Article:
Since then, I’ve continued in public service. I’m currently the Chief of the San Mateo County Health System, which means I run the health department for a county with 750,000 residents—more residents than the entire state of Vermont!  The Health System has 2,100 employees, a $500 million budget, and involves everything from running a hospital, providing mental health services, caring for low-income elderly folks, making sure the food we eat is safe, dealing with measles outbreaks, and everything health-related in between.  I even have animal care and control!

Every day is different and challenging and interesting.  Some days are incredibly frustrating, but I cannot imagine a more fascinating job.  I love to learn new things, and I am comfortable making decisions without all the details.  You can’t beat running a large, complex government agency for interesting challenges and opportunities to make real people’s lives better in so many ways.

2. LAW SCHOOL

What activities were you involved in at law school? Which ones were most valuable during your time there?

I helped start the Student Funded Fellowships.  I was Editor-in-Chief of the international law journal.  Also, I loved clinical work; Professor Jay Pottenger is still a dear friend.  The clinical work I did representing prisoners has been invaluable to me in my career as a prosecutor, a litigator who defended a county from lawsuits by inmates, and now the head of an agency that provides all the medical and mental health care in a jail and tries to advocate that mentally ill people should be treated, not put in jail.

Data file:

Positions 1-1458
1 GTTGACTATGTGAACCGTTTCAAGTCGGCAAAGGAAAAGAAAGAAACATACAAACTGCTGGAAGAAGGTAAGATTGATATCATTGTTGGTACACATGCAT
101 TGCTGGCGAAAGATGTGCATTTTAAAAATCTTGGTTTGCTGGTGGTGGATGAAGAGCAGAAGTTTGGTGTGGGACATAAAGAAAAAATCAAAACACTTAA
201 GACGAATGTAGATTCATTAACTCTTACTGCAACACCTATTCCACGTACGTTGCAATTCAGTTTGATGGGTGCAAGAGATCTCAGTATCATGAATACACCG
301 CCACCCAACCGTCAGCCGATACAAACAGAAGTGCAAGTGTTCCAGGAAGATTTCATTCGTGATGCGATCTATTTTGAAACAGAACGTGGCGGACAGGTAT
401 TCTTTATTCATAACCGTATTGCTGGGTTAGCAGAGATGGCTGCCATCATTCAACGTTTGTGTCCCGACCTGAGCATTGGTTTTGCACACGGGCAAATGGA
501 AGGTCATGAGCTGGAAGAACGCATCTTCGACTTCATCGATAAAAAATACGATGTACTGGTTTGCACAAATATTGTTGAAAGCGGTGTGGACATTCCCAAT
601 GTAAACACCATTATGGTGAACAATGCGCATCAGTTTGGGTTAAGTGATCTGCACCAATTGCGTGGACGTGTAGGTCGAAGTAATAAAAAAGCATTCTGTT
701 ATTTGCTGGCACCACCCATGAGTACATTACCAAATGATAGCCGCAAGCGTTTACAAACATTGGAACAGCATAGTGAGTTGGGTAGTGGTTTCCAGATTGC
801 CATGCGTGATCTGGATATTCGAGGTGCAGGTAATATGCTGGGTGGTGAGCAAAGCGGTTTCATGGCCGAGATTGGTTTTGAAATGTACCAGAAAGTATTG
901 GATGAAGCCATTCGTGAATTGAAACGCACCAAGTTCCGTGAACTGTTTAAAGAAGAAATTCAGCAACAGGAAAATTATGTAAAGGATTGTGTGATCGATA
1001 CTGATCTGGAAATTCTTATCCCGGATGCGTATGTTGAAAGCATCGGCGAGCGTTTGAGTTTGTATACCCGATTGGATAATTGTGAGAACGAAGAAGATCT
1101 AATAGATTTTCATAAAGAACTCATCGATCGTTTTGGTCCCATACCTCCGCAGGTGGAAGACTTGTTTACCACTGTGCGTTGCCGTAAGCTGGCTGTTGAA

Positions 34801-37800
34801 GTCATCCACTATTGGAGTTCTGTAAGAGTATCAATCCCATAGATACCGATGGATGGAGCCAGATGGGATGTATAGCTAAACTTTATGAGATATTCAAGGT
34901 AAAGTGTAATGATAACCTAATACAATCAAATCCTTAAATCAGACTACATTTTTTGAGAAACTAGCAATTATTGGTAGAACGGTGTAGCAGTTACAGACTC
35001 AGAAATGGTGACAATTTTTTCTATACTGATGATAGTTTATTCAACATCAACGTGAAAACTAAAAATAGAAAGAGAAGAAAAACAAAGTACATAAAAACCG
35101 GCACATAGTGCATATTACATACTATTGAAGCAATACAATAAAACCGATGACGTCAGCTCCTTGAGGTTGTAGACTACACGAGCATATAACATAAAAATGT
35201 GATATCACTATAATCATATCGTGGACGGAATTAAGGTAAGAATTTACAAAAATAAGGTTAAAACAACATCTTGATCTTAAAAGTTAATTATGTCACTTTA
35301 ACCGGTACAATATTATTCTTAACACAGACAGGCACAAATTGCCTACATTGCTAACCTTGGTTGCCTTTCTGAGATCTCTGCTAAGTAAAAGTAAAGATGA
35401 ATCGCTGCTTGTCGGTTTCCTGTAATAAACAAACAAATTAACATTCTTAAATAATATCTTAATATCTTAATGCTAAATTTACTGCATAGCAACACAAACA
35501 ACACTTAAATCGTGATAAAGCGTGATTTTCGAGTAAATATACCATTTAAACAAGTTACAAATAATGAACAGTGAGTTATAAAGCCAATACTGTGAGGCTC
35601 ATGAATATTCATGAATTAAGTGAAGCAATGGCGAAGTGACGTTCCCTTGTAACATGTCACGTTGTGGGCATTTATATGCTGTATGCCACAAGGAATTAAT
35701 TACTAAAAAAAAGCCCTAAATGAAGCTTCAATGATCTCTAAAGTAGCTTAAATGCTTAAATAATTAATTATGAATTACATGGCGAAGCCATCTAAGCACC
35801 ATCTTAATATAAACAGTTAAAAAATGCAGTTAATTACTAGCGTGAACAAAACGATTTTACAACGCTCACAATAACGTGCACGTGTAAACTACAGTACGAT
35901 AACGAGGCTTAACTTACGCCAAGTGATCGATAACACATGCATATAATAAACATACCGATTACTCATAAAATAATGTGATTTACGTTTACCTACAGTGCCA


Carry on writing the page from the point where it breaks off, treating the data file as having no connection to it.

How did your experience help your career?

I found my legal training invaluable. I don’t know how people run complex organizations, particularly in highly regulated fields, without being a lawyer.  What has surprised me is how useful working as a litigator has been.  First, when I was general counsel, I was able to give much better advice since I was not afraid of defending my advice in court.  Second, I’m a much better risk-taker as the head of a complex organization.  I can act knowing who can sue for what and how good their case is, having seen what motivates plaintiffs and defendants, and what motivates their attorneys to take, reject or settle a case.  I also learned how to present my case persuasively and concisely, think on my feet, and make decisions quickly—skills I use all the time.